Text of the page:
1. This post rightly strikes the cord that one must have confidance and conviction along with solid research and fundamentals in order to command respect and faith among it’s users/viewrs/buyers.
    Confidance is indeed an essential part about blogging.

  2. I have issues asking for help. If I’m up past my eyeballs in work, my son and I are both sick, and the house floods I’ll do it all myself and then guest post too. That’s my biggest issue as a blogger. I’m practicing (ok, thinking about) asking for help when I really need it. Also, good point about the succinct issue. I use words like, “actually, sometimes, just and maybe” too often but am working on cutting that out. I read a post the other day and this person said something like, “It’s always good to do this some of the time” — this kind of non-committed writing drives me nuts. Yet, I know I do it once in a while. One of my goals this year is to always say what I think and get on with it. Good post.

  3. Just further proof that they don’t have anyone in their circle whos job it is to scream WTF when necessary 😉 It’s like my parents used to say “If your friends jumped off a bridge, would you do that too?” … I think these folks really would, and without bungee cords …

  4. they could also be surrounded by people who wear no underwear – monkey see, monkey do and all that…

  5. Both can be dicey, being overly critical is taking a good trait (self awareness) to a dangerous extreme, and being arrogant is taking the good trait of confidence to an irrational extreme. In both cases it helps to have friends support.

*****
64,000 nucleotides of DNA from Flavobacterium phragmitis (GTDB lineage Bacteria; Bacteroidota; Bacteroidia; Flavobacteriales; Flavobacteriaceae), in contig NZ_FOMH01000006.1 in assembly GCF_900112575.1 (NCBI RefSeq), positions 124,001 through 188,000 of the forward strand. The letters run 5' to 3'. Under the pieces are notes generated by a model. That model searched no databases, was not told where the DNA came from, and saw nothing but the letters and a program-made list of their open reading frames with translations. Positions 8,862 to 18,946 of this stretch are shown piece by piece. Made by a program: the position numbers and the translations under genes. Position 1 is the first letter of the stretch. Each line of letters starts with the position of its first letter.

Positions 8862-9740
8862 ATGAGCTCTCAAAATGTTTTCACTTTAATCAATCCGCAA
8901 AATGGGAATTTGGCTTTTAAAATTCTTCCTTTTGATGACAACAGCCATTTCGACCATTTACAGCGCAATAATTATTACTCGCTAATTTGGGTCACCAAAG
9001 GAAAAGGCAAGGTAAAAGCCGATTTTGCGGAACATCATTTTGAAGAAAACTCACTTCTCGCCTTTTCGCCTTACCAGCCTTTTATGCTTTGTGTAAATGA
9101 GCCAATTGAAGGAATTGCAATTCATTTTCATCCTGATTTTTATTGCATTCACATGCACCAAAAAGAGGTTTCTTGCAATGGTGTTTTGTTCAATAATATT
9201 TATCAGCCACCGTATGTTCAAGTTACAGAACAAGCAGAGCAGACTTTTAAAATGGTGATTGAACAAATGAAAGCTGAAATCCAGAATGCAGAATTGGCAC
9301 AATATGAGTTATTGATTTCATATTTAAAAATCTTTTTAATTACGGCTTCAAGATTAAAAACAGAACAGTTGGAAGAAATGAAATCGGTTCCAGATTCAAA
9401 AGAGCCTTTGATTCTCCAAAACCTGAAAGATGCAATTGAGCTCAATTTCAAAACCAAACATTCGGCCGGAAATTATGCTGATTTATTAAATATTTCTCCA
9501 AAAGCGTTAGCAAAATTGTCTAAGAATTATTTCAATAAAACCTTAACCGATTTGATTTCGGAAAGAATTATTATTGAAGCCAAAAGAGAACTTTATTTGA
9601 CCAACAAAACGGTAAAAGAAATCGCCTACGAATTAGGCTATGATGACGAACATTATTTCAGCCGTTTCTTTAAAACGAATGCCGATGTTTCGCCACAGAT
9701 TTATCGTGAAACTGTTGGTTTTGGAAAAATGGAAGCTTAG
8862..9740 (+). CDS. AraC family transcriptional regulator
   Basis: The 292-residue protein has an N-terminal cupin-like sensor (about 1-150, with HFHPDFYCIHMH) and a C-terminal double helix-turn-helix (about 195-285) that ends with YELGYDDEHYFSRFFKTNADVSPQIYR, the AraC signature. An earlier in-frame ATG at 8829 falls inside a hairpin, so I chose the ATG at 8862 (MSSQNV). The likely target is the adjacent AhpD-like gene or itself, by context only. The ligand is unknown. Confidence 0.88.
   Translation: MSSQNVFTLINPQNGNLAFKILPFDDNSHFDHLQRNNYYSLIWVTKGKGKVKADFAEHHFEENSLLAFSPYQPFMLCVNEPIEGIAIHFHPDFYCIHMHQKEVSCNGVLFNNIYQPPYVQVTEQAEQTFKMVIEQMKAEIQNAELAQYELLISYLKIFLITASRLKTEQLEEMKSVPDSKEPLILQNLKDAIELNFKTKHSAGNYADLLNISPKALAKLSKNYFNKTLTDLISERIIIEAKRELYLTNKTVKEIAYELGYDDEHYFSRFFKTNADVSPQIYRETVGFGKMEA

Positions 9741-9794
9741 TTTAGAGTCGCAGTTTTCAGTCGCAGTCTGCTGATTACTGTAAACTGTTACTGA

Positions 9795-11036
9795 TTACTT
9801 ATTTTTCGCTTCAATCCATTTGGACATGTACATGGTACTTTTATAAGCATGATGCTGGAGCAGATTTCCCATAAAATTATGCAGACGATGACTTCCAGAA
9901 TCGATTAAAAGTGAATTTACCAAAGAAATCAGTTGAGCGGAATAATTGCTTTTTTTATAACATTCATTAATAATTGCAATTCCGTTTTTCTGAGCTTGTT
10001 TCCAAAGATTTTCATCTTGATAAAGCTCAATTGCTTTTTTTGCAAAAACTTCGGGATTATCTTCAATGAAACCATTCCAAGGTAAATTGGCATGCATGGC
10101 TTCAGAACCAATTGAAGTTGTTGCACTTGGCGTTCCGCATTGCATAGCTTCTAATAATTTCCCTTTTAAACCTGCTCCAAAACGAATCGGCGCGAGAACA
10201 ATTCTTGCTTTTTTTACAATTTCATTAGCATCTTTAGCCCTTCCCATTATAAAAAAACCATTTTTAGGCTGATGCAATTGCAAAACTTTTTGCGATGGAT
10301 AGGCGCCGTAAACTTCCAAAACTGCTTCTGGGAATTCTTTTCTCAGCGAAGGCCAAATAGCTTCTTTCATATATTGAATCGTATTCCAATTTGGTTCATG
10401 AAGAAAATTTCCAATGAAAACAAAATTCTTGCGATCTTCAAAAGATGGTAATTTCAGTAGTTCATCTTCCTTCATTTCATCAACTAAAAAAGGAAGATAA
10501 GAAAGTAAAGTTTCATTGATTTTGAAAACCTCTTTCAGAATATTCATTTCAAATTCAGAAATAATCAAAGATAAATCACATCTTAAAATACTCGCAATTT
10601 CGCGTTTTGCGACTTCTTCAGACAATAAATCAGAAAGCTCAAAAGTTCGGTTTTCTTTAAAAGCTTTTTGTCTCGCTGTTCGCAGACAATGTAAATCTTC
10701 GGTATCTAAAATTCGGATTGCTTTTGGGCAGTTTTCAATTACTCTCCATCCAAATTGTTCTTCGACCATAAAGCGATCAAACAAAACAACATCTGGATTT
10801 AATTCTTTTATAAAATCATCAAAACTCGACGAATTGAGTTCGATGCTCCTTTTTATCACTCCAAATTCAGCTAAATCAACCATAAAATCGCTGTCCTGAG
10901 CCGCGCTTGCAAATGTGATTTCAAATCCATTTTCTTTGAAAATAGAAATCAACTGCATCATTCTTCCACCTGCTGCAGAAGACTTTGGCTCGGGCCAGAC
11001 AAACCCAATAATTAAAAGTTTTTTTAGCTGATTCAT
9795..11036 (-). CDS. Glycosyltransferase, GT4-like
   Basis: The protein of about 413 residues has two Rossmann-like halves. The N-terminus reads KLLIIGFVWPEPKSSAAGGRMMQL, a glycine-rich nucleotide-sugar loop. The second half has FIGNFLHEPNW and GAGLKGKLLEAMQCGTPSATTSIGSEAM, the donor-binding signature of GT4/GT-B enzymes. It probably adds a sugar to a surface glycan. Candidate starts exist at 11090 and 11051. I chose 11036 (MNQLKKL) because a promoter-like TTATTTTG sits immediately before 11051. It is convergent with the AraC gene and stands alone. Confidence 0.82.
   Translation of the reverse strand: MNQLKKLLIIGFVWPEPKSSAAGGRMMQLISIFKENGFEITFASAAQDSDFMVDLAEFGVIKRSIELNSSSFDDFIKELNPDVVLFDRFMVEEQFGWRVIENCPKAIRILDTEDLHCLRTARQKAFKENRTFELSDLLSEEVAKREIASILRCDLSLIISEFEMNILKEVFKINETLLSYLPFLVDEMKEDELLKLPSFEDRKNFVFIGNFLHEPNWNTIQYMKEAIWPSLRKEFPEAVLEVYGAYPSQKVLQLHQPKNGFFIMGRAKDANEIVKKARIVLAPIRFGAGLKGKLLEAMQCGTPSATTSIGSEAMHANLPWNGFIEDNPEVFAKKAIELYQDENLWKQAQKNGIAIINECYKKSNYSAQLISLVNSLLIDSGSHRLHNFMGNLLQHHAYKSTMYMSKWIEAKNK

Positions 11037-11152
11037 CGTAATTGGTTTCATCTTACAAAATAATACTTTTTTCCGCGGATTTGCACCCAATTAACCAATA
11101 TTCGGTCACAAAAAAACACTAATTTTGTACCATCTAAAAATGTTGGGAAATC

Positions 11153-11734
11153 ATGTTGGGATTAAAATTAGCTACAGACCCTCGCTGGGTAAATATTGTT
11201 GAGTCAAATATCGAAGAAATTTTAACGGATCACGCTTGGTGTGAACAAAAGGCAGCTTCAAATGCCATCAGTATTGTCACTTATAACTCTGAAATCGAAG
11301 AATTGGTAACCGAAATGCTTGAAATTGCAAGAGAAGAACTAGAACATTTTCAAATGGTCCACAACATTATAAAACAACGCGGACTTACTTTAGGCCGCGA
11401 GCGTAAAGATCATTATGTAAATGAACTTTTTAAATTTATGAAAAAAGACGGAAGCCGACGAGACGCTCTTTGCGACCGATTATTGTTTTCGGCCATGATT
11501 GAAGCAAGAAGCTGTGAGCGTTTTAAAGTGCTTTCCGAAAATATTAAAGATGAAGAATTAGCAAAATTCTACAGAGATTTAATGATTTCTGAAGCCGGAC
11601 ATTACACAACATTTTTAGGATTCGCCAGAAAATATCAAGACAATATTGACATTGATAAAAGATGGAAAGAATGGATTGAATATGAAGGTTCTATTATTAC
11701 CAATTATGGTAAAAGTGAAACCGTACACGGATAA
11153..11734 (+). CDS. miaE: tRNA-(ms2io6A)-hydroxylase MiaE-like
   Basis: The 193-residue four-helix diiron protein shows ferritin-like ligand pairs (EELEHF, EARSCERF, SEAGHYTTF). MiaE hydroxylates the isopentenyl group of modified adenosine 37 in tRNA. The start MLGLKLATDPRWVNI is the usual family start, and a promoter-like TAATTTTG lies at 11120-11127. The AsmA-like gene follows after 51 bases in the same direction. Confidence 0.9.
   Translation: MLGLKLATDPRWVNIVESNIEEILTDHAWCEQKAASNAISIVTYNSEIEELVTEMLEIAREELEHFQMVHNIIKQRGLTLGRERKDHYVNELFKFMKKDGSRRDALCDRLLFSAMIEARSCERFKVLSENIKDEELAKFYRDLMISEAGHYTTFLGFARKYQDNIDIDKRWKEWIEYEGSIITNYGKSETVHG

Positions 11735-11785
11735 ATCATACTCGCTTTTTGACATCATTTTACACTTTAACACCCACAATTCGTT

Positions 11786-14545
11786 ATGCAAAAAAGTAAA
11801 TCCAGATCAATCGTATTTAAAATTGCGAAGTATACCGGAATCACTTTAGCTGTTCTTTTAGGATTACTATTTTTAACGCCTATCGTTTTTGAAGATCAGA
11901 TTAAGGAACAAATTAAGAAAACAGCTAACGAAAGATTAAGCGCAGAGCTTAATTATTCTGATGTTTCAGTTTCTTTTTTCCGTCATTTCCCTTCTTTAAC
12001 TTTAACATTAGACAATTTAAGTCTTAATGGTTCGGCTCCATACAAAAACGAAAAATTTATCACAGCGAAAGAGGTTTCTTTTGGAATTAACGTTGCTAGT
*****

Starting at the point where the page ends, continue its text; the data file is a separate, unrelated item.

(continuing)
We all need checks and balances and our peers are a great source of that. You see lack of balances in celebrities all the time, it is not enough to get attention for the good stuff (like making hit records/films), they have to make asses of themselves or appear in public with no underwear yada yada. This says to me they are both addicted to attention AND surrounded by yes-men entourage.

    Having friends who will tell it like it is, both good and bad, are priceless.

  6. Great topic, Chris. I think much of having confidence is just really knowing your stuff. If you know you have quality content, then you’re much more likely to be confident.

    For some of us who are more self-critical, it definitely helps to have other bloggers encourage you. For some of us who are way too confident to the point of being arrogant, it helps to have other bloggers warn us before our pride gets us in trouble.

  7. Ahmed, I understand now. Yes, there is a feedback loop between emotion and mind, creating a confidence mode in either can trigger “being” confident

  8. Yes, confidence is a skill that you need to practice at. So Ahmed, I wholeheartedly agree. Especially those of us who are prone to be paralyzed by self-criticism need to learn the art of confident, truthful assertion.

  9. Confidence is definitely key. Being truthful about failure, while maintaining confidence and authority, is an art.

  10. That’s the thing though, you can be confident without faking anything. Actually being truthful is more confident than trying to mislead. “This is how it is” and “This is what I believe” work equally well.